Today in Tech: How Microsoft kept PC partners in the dark

June 20, 2012: 12:16 PM ET

LCD TV shipments fall for the first time; Microsoft kept its Surface tablet under wraps, even from PC partners. 

NPD: Global LCD TV shipments fall for first time [THE WALL STREET JOURNAL]

Global television shipments fell 8% in the first quarter from a year earlier, as LCD-TV volume posted its first year-over-year drop, according to research firm NPD Group. LCD TV shipments fell 3% to 43.1 million units from a year earlier and were down by a third quarter-to-quarter. World-wide TV shipments fell 32% from the fourth quarter to 51.2 million.

Microsoft kept PC partners in dark about Surface [REUTERS]

The earliest that Microsoft's personal computing partners were told about the tablet was last Friday, just three days before it was shown to the media at an event in Los Angeles, according to sources in the U.S. and Taiwan technology industry who spoke on condition of anonymity.

Spotify finally launches Web radio, for real. And that's a problem for Pandora. [ALLTHINGSD]

So Spotify now has a chance to expose many more people to its product, in the hopes of eventually converting some of them to paid subscribers. And Pandora, which has consistently argued that it hasn't seen any impact from Spotify's U.S. launch last summer, may no longer be able to say that. Because if you like Pandora, you may very well like Spotify just as much.

They work! Facebook mobile ads are clicked 13x more, earn 11x more money than its desktop ads [TECHCRUNCH]

Mobile Sponsored Stories are getting over 13 times the click-through rates and earn 11.2 times the money per impression (eCPM) on mobile compared to all of Facebook's desktop ads, and 1.93 times the CTR and 2.65 times the eCPM of Sponsored Stories on the web in the two weeks since Facebook began selling them separate from web ads.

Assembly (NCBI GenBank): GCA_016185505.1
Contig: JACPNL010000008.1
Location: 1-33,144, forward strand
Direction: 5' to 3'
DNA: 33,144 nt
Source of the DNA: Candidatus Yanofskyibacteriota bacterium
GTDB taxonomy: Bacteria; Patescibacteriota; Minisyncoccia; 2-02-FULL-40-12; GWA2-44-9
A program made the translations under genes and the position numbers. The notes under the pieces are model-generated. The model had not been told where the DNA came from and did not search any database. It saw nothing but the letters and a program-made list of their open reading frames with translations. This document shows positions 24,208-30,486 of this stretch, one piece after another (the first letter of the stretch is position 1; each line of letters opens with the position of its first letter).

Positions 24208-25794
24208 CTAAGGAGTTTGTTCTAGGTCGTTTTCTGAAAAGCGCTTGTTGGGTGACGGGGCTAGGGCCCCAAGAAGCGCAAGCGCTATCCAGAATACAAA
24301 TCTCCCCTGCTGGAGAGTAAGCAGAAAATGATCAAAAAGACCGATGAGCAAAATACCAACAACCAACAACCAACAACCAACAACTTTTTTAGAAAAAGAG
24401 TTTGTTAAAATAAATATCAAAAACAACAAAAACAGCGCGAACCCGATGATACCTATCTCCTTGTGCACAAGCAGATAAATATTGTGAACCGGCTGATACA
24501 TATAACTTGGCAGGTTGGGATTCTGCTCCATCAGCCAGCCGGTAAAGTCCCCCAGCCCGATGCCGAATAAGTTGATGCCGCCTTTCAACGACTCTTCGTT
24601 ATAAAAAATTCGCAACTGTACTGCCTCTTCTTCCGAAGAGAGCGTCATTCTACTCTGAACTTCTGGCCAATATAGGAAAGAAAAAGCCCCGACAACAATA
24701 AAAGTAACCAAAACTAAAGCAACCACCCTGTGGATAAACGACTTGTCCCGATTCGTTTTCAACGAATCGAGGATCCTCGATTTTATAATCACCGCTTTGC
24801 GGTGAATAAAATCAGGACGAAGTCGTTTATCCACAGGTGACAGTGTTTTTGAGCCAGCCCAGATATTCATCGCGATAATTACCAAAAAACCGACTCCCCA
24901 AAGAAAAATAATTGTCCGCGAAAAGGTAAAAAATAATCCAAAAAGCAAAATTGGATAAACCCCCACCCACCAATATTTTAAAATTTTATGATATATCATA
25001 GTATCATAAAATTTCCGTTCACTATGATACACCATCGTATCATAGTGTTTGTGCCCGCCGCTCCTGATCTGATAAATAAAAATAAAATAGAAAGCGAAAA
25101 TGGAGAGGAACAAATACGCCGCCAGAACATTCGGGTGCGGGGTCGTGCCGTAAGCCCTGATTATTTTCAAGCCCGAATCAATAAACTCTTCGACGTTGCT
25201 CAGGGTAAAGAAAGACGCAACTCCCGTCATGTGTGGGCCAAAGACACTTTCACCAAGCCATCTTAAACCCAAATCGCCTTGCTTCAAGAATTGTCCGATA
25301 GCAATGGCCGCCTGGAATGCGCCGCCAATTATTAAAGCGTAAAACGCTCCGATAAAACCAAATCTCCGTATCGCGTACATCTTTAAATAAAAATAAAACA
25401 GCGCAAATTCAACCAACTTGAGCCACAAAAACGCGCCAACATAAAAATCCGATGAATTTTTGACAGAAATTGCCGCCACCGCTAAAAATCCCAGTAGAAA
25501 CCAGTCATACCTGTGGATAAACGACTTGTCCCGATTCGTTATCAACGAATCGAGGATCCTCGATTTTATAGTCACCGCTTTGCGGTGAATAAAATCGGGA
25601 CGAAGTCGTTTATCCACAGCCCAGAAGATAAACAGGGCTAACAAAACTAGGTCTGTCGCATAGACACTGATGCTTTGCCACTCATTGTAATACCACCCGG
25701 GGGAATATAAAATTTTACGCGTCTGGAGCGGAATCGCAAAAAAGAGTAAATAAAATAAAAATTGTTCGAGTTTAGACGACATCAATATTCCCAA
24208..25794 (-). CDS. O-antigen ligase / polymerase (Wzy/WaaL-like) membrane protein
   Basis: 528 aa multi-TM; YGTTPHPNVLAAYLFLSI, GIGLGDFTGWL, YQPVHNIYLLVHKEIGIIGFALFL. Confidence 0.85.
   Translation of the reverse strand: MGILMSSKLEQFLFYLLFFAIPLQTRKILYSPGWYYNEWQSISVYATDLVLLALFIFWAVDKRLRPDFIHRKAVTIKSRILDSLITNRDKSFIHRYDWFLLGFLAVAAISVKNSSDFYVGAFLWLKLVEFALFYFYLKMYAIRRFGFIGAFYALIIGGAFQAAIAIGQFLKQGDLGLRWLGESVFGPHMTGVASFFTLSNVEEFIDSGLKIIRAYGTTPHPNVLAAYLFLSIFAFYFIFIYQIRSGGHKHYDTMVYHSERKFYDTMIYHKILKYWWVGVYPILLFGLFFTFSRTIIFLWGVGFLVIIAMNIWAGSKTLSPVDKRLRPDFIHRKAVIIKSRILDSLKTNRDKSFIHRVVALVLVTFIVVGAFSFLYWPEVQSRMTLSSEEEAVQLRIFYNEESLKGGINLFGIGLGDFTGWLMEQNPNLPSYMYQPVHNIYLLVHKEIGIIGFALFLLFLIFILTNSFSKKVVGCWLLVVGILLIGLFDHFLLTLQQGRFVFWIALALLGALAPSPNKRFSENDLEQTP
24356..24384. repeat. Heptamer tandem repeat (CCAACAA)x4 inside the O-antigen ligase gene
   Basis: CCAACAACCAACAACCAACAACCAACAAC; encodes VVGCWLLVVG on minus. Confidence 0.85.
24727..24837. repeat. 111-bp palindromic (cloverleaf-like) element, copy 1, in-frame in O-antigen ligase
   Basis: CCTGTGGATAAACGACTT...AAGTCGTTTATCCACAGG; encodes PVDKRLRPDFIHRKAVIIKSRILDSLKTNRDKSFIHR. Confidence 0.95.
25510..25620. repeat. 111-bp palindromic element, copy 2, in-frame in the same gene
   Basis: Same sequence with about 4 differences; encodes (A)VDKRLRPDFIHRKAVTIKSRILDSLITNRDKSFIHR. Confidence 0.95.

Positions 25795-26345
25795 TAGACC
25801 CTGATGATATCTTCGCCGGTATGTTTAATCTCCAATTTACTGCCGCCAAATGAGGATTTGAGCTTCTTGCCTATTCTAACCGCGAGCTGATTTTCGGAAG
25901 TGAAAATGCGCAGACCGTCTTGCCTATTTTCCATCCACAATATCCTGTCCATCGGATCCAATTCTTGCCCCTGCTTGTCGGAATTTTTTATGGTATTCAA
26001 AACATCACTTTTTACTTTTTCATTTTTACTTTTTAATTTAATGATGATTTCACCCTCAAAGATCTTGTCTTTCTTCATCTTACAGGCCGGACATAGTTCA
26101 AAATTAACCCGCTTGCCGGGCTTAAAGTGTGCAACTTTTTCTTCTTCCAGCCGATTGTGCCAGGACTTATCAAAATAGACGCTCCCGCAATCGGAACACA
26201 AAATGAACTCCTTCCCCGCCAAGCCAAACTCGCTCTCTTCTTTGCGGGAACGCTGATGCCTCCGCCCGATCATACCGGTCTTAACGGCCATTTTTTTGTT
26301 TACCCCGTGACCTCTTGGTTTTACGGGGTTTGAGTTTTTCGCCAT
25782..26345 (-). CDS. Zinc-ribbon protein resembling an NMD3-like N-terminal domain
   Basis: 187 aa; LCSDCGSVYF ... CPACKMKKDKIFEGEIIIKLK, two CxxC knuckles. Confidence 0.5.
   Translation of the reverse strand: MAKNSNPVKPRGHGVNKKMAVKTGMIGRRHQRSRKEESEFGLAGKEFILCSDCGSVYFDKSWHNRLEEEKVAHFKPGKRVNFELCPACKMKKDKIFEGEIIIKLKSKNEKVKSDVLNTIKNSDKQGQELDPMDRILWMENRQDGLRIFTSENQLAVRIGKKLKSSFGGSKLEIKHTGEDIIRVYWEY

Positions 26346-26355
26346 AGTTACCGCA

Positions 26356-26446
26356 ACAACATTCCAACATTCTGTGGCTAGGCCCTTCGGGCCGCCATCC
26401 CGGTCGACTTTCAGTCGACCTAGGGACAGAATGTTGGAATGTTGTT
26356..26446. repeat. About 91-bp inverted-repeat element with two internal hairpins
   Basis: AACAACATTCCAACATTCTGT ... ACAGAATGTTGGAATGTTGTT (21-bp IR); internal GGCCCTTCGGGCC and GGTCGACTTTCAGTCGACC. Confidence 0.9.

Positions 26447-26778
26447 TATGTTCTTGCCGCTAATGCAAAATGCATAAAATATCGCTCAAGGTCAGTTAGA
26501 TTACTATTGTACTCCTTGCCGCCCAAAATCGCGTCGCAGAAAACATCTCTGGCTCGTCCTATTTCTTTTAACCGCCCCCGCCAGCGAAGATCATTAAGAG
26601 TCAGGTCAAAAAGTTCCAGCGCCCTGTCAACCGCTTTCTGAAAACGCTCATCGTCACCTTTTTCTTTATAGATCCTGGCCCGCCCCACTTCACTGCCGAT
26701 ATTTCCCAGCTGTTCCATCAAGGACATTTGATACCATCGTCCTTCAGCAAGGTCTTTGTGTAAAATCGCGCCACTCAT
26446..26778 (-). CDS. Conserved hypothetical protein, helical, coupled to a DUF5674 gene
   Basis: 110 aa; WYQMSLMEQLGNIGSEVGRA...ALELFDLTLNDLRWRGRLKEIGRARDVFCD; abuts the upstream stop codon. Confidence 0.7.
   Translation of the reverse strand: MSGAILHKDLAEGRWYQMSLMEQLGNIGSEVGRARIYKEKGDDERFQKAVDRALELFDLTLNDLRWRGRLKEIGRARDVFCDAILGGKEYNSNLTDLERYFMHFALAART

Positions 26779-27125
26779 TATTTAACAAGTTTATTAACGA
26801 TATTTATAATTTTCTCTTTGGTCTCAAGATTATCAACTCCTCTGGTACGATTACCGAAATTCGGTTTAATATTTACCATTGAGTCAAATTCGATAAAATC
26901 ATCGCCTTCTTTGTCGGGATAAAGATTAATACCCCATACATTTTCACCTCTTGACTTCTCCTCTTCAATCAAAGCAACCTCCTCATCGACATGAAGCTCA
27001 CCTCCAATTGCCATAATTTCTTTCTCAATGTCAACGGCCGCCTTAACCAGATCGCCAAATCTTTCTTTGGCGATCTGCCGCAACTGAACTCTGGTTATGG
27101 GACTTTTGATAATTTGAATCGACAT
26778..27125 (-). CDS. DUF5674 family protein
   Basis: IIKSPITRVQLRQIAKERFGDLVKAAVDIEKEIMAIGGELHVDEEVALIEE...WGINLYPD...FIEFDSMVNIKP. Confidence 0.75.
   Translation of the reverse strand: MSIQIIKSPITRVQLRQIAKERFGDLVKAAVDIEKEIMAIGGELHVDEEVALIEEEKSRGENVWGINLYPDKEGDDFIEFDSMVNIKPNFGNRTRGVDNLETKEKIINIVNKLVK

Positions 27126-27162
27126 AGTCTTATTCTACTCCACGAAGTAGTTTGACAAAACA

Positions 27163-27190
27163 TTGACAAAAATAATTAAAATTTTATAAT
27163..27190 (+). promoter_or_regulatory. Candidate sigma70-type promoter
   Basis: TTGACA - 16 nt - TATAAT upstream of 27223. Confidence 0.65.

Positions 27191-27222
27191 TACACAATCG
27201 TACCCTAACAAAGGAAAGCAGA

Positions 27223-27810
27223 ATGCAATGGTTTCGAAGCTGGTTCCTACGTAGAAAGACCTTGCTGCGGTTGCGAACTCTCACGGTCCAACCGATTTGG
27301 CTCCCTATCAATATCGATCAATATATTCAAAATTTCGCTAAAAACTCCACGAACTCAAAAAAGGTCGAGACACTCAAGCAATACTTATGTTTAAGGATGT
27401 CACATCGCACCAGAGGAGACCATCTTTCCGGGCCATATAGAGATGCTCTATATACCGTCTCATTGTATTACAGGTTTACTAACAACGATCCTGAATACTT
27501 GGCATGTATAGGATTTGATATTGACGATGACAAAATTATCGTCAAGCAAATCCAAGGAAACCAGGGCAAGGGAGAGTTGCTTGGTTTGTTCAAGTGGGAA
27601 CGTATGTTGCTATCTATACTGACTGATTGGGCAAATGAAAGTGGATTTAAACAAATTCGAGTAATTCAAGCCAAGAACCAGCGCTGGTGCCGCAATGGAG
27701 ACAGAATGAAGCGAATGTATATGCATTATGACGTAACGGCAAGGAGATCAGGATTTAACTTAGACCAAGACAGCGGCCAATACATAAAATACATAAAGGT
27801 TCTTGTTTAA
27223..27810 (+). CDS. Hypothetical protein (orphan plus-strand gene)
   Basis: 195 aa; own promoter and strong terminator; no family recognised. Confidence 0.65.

B&N earnings: Nook SimpleTouch drags revenues down, though digital content sales are up [PAIDCONTENT]

Barnes & Noble reported Q4 revenues of $1.4 billion for the period ended April 28, on losses of $1.08 per share. Following Microsoft's $300 million investment during the quarter, B&N is now breaking out the Nook segment separately in its earnings. Nook revenues were $164 million for the quarter and $933 million for the fiscal year ending April 28.

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About This Author
JP Mangalindan
JP Mangalindan
Writer, Fortune

JP Mangalindan is a San Francisco-based writer at Fortune, covering Silicon Valley. Since joining in 2010, he has written on a wide array of topics, from the turnaround of eBay to the evolution of net neutrality. A graduate of Fordham University, Mangalindan has also written for GQ, Popular Science, and Entertainment Weekly.

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